Does president Zelensky have a legitimate grievance against the West?
He’s at war, he’s got help from the West, but it’s too little, and he’s got the moral right to tell his partners they are not consistent. I get annoyed with those who refuse him this right.
Why does the French President talk with Putin the most out of all the leaders, especially when so many French companies have decided not to withdraw from Russia? Their local branches are punished, for instance cooperation was severed with, for example, Leroy Merlin Poland (which actually helps the refugees and refuses goods from Belarus and Russia), while the mother companies freely reap profits in Russia.
Because he’s not pressured enough. The Polish president should go to Paris. The presidents of Lithuania and Latvia too. If you don’t do it or you don’t do it enough, that’s the result. Macron is hiding behind the French presidency in the EU, but the members of the European Council should determine whether has the mandate to conduct these talks as a presidency. Putin is also using these talks to legitimize his actions, and that is a problem. In addition, it should be borne in mind that the election campaign is approaching in France, which in turn may mean that Macron will want to take advantage of the fact that he maintains contact with Putin. The problem is that Putin uses the talks with Macron to bolster his internal position in Russia. In this sense, Putin’s seemingly innocent telephone conversations with western leaders support his war efforts. The point here is not that there shouldn’t be any communication channels, but that there are no conditions for talks at the highest level.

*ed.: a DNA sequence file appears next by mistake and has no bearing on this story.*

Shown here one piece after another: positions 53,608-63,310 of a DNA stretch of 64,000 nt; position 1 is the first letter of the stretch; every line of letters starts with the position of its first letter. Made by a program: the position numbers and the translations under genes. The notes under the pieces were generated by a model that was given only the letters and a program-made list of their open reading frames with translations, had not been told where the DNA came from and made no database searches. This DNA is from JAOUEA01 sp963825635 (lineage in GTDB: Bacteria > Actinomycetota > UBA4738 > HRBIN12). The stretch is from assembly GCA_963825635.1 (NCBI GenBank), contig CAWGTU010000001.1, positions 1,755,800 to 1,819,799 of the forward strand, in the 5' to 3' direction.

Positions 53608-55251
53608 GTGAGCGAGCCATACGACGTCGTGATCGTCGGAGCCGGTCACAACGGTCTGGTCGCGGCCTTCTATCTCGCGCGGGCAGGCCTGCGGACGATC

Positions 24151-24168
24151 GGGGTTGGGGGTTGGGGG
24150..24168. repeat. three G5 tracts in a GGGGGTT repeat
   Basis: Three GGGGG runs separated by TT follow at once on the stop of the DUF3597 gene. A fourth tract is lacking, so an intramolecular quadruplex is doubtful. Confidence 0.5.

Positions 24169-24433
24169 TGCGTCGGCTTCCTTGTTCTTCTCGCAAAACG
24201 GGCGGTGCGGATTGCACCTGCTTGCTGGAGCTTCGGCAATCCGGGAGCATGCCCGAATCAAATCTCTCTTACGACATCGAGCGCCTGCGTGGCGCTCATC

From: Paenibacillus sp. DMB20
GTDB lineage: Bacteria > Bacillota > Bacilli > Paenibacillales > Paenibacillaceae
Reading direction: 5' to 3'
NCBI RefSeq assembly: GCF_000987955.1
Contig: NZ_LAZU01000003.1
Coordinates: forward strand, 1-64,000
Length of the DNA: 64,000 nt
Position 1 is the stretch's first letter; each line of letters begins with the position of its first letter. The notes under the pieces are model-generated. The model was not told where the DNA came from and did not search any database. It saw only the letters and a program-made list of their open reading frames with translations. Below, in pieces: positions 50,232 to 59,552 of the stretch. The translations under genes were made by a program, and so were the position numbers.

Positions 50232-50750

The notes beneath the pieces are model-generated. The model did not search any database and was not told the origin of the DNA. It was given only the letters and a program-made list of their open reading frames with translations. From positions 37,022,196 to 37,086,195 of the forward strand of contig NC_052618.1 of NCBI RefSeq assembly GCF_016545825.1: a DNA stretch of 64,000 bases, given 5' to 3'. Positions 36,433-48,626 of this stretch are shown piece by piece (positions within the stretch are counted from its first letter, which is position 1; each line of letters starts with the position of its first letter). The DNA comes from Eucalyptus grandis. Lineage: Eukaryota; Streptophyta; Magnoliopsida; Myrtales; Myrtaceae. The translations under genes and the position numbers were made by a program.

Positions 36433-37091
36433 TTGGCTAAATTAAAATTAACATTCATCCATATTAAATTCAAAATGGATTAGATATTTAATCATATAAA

On Friday, the head of Naftohaz warned that Russian attacks put the gas infrastructure at risk, which could affect the transmission from east to west. Meanwhile, the war has been raging for three weeks, and Gazprom is supplying the maximum contracted amounts. Doesn’t that take you aback?
This is a political problem – the West helps in the supply of ammunition to Ukraine and at the same time finances Putin’s war, because the profits from fossil fuels are spent on the Russian war. But mostly this is an ethical problem – continuing the supply to the West in this situation is a complete moral failure of us as the West. If NATO politicians say: the sky over Ukraine cannot be closed, then they should be determined at least about imposing severe sanctions. Otherwise, the question of complicity in the war will arise. I know these are difficult subjects, but this is the time.
In addition to gas, we have oil and coal. Is an EU embargo even possible in this case in the near future?
It’s necessary. Poland shows too little determination in this respect. We need more pressure on our partners. The paradox of an embargo is often that it also hurts those who impose it. In this case, for example, it will be a question of higher prices. However, most often embargoes strategically force the opening of new markets, systemic change in trade, etc. In this case, the embargo can be a step towards a rapid and efficient energy transition.
Interview by Wojciech Jakóbik